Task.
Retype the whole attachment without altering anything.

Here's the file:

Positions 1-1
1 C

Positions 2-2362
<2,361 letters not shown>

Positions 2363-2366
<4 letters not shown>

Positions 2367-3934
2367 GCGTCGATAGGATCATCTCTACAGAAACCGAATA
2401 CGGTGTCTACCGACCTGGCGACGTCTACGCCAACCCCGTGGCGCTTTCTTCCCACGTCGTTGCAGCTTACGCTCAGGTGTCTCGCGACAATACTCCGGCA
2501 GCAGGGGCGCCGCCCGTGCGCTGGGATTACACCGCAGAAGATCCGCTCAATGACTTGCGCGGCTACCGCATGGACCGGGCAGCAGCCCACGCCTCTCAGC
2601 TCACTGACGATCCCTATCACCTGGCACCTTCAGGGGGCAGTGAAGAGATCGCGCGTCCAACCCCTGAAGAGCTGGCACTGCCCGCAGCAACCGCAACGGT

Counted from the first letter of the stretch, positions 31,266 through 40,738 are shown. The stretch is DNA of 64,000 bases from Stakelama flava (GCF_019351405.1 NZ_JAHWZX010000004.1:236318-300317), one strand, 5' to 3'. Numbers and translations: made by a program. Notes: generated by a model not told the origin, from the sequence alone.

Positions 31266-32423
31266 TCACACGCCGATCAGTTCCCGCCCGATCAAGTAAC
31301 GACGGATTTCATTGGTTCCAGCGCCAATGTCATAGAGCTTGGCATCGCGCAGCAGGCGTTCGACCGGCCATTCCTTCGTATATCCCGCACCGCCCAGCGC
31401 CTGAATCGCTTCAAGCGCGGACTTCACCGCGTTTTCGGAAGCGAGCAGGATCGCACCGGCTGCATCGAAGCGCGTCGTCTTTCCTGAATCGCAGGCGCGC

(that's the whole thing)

Positions 1-1
1 C

Positions 2-2362
<2,361 letters not shown>

Positions 2363-2366
<4 letters not shown>

Positions 2367-3934
2367 GCGTCGATAGGATCATCTCTACAGAAACCGAATA
2401 CGGTGTCTACCGACCTGGCGACGTCTACGCCAACCCCGTGGCGCTTTCTTCCCACGTCGTTGCAGCTTACGCTCAGGTGTCTCGCGACAATACTCCGGCA
2501 GCAGGGGCGCCGCCCGTGCGCTGGGATTACACCGCAGAAGATCCGCTCAATGACTTGCGCGGCTACCGCATGGACCGGGCAGCAGCCCACGCCTCTCAGC
2601 TCACTGACGATCCCTATCACCTGGCACCTTCAGGGGGCAGTGAAGAGATCGCGCGTCCAACCCCTGAAGAGCTGGCACTGCCCGCAGCAACCGCAACGGT

Counted from the first letter of the stretch, positions 31,266 through 40,738 are shown. The stretch is DNA of 64,000 bases from Stakelama flava (GCF_019351405.1 NZ_JAHWZX010000004.1:236318-300317), one strand, 5' to 3'. Numbers and translations: made by a program. Notes: generated by a model not told the origin, from the sequence alone.

Positions 31266-32423
31266 TCACACGCCGATCAGTTCCCGCCCGATCAAGTAAC
31301 GACGGATTTCATTGGTTCCAGCGCCAATGTCATAGAGCTTGGCATCGCGCAGCAGGCGTTCGACCGGCCATTCCTTCGTATATCCCGCACCGCCCAGCGC
31401 CTGAATCGCTTCAAGCGCGGACTTCACCGCGTTTTCGGAAGCGAGCAGGATCGCACCGGCTGCATCGAAGCGCGTCGTCTTTCCTGAATCGCAGGCGCGC